Testing with pytest

For bpt’s more rigorous test suite, we use the pytest testing framework. These tests are stored in the tests/ directory and written in test_*.py files.

The test suite can be run separately without Dagon by executing pytest from within the Poetry virtual environment:

$ pytest tests/

Note that individual tests can take between a few seconds and a few minutes to execute, so it may be useful to execute only a subset of the tests based on the functionality you want to test. Refer to the pytest documentation for more information about using and executing pytest. If you are running the full test suite, you may also want to pass the -n argument with a number of parallel jobs to execute.

Writing Tests

If a particular aspect of bpt can be tested in isolation and within a few dozen milliseconds, you should prefer to test it as a unit test in a *.test.cpp file. The pytest tests are intended to perform full end-to-end feature and error handling tests.

Tests are grouped into individual Python files in the tests/ directory. Any Python file containing tests must have a filename beginning with test_. Individual test functions should begin with test_. All test functions should be properly type-annotated and successfully check via pyright.

The bpt test suite has access to a set of test fixtures that can be used throughout tests to perform complex setup and teardown for complete test-by-test isolation.

Here is a simple test that simple executes bpt with --help:

def test_get_help(bpt: BPTWrapper) -> None:

In this test function, the bpt object is a test fixture that wraps the bpt executable under test.

Testing Error Handling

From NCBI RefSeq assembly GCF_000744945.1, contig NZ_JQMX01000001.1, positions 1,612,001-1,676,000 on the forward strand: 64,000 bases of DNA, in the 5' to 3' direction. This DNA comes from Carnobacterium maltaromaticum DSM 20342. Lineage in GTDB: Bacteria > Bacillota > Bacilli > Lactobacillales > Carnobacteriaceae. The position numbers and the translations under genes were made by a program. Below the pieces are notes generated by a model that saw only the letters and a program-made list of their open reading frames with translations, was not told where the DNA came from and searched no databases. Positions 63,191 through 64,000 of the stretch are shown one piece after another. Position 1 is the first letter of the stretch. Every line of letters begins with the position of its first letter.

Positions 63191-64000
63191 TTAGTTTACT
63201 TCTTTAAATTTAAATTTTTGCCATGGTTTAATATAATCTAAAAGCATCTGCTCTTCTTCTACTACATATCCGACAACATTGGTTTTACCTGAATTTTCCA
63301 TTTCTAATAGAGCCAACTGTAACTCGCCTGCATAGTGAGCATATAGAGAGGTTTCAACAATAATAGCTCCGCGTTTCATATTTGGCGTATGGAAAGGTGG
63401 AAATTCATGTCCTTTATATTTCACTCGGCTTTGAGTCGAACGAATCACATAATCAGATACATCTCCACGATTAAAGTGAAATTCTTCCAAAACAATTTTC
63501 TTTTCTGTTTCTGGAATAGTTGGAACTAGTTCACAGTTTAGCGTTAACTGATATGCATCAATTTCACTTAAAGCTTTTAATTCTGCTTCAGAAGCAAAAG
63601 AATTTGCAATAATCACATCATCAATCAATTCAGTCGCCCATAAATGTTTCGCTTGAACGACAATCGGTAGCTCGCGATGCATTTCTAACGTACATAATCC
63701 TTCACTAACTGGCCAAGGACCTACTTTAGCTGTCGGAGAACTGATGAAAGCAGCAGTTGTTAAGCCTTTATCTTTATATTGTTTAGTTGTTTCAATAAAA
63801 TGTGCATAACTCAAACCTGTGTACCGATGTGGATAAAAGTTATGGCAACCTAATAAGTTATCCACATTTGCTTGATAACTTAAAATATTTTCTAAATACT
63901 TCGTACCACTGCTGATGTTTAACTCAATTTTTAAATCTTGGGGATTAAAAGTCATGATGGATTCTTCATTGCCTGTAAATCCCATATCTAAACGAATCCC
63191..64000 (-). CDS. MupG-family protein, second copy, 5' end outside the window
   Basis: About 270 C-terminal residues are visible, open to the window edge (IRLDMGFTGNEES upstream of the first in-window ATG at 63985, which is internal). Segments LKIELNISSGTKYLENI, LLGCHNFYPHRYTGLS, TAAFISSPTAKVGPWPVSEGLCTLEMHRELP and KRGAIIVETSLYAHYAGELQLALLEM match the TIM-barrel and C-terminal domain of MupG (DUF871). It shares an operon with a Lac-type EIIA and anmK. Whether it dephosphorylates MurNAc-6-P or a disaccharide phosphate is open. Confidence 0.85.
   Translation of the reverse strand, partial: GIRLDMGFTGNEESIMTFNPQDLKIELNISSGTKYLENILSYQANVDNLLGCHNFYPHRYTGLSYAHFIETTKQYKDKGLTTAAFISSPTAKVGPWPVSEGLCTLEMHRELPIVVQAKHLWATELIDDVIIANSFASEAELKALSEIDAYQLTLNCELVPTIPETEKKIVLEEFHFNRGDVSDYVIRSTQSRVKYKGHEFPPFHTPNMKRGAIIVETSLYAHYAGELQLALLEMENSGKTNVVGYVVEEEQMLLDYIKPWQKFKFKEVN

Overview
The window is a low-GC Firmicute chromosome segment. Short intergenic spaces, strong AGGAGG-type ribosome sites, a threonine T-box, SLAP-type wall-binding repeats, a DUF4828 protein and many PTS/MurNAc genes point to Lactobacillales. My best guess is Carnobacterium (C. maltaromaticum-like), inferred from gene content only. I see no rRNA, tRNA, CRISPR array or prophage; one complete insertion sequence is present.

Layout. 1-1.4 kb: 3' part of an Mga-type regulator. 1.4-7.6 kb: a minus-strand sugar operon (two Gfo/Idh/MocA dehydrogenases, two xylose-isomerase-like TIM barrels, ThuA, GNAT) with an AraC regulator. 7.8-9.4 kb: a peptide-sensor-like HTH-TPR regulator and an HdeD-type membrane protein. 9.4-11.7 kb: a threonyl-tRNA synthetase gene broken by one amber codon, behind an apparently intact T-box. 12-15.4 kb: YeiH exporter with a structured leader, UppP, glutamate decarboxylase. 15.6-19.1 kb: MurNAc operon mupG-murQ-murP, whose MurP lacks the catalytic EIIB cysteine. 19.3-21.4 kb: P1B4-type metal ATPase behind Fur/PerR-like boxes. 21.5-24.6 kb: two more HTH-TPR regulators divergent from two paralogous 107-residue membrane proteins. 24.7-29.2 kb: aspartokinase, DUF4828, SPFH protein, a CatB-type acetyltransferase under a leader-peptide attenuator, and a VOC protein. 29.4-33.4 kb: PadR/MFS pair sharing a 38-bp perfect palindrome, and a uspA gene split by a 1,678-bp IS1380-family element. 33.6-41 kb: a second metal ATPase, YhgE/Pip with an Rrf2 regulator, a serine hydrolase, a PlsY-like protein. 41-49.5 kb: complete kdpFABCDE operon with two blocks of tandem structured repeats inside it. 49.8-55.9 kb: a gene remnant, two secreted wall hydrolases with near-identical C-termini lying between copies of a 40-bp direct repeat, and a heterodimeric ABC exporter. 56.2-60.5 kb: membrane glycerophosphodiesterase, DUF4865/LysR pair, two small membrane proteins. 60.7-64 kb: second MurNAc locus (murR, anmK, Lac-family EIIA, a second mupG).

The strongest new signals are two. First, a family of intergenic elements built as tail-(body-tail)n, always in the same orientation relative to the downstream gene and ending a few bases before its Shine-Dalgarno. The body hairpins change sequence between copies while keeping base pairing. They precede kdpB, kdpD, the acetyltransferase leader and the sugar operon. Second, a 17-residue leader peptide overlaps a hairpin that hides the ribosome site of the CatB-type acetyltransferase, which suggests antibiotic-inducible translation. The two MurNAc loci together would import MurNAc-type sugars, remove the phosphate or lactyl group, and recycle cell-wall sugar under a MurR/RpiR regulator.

It is important that bpt handle errors correctly, of course, including user error. It is not simply enough to check that a certain operation fails: We must be sure that it fails correctly. To check that the correct code path is executed, bpt can write a file containing a simple constant string designating the error handling path that was taken. The file will be written to the path indicated by the BPT_WRITE_ERROR_MARKER environment variable.

For examples of these error strings, search for usage of write_error_marker in the bpt source code. These should only execute within error-handling contexts, should appear near the log messages that issue diagnostics, and should be specific to the error at hand.

To write a test that checks for a given error-handling path, use the expect_error_marker() context manager function:

def test_sdist_invalid_project(tmp_project: Project) -> None:
  # Trying to create a package archive from a project without a
  # bpt.yaml is invalid. Check that it creates the correct
  # error-message string
  with error.expect_error_marker('no-package-yaml'):